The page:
Dosco Mining was a shell company with no assets or investors and the purchase price was “extracted” by way of loans from the scheme employers (Dosco - £670,000 and Hollybank - £750,000) to Dosco Mining. These loans were subject to onerous terms, with one stipulating that the loans would be written off in the event of the insolvency of either party. Mr Cain retained his position as chief executive following the purchase and took a 60% shareholding in Dosco Mining.

Despite Scharf and Mr Cain having previously applied to TPR for clearance in 2010, they didn’t make an application in relation to the management buyout, offered no mitigation, and also failed to notify or consult the trustees until the day after the transaction had completed. Mr Cain had received legal advice that the management buyout would be likely to have a materially detrimental impact on the scheme, and that mitigation should be considered, and yet, while raised in discussions, he still failed to pursue this with the trustees after the sale.

Only eight months after the management buyout completed, Dosco and Hollybank went into administration, triggering a PPF assessment period. In December 2015, the trustee secured a buy-in for the scheme with reduced benefits, meaning the scheme members would not receive the full amounts they expected.

Regulatory action 

In March 2019, we issued Warning Notices against both Scharf and Mr Cain. Our case was based on Scharf’s complete disregard for the interests of the scheme by the inappropriate disposal of Dosco Group to a shell acquisition vehicle, with no investment or realistic prospect of future financial support. The transaction deprived the scheme of parental support on which the employers historically relied. It also extracted about £1.4 million in cash in the form of the employer loans to Dosco Mining, which wholly funded the acquisition and the purchase price to Scharf. We argued that Mr Cain had personally benefitted from the transaction under the consulting agreement.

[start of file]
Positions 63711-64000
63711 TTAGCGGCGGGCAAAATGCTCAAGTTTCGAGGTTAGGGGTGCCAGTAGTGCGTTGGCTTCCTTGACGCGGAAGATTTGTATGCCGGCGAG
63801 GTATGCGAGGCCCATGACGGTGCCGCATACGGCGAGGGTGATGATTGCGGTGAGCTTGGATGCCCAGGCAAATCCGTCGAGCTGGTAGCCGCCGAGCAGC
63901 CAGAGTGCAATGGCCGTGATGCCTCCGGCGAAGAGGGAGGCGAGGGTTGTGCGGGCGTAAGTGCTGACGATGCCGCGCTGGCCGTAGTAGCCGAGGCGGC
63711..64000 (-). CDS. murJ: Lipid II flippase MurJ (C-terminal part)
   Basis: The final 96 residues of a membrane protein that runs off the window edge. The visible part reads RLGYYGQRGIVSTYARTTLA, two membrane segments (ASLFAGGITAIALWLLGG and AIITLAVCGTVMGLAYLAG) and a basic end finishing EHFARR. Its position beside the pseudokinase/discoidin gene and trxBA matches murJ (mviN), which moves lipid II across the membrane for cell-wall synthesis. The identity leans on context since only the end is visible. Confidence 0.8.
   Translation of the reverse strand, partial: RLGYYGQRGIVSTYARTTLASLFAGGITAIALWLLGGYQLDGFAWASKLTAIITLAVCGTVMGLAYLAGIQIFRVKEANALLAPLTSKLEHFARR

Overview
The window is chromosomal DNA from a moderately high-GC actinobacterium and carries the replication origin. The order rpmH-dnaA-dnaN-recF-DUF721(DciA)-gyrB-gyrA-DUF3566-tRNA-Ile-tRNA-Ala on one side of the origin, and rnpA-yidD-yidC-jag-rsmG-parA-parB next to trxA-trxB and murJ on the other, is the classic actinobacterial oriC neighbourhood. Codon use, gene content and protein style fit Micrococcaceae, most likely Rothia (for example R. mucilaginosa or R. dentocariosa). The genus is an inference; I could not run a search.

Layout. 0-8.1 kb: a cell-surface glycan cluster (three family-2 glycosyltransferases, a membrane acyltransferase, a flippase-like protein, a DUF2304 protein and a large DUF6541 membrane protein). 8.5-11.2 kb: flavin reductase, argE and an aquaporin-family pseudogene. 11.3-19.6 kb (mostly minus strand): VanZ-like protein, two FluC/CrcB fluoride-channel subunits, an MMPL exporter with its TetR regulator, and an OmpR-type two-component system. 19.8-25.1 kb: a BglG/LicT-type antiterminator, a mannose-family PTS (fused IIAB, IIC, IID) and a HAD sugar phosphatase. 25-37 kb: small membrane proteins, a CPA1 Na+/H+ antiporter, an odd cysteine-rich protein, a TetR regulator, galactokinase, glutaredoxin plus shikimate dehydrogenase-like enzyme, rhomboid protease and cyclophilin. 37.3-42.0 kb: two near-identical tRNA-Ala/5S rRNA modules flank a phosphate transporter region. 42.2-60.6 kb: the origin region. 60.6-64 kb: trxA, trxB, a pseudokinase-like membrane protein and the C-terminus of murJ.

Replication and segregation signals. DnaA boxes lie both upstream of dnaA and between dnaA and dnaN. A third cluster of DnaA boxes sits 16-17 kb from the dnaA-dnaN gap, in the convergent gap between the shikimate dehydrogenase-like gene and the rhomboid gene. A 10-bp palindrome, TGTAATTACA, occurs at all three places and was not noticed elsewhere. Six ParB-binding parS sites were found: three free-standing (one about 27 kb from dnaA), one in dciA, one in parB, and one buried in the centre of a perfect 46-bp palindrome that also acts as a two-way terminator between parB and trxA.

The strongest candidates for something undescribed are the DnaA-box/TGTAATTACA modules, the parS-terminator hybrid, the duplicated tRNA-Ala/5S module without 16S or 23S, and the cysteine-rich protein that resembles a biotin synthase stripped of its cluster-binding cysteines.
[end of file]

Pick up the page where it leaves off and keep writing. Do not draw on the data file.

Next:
While preparing the case to go to our Determinations Panel we simultaneously engaged with both targets in settlement discussions. In December 2020, we successfully negotiated a settlement with Mr Cain for around £130,000, which reflected the benefit he received under the consulting agreement. We withdrew his case from the Panel as a result.

We continued to press ahead with our case against Scharf and, despite having requested an oral hearing, Scharf did not attend the hearing before the Panel in February 2021.


In March 2021, the Panel made its decision and, in August 2021, issued the CN against Scharf for £2,082,382.86. This comprised a principal sum of £1,412,113.77 and an additional sum of £670,269.09 for lost investment returns and interest, with a further £114.10 daily interest, subject to a maximum total sum of £2,317,278.70. This is the first time the Panel has awarded an additional sum for lost investment returns to a scheme and interest for the time-value of money in the hands of a target.

Scharf then referred the Panel’s decision to the Upper Tribunal in April 2021 but withdrew their reference in July 2021 after we filed our statement of case.

Our approach 

The case demonstrates that we will investigate and take enforcement action for the benefit of schemes of all sizes.  We will consider action against both corporates and individuals where appropriate, and the fact a target is based overseas is no obstacle to the use of our anti-avoidance powers.

This case also offers a good example of how we will consider settlement where this is a reasonable outcome and justifies bringing our regulatory action to a close, saving costs and resources for all parties involved.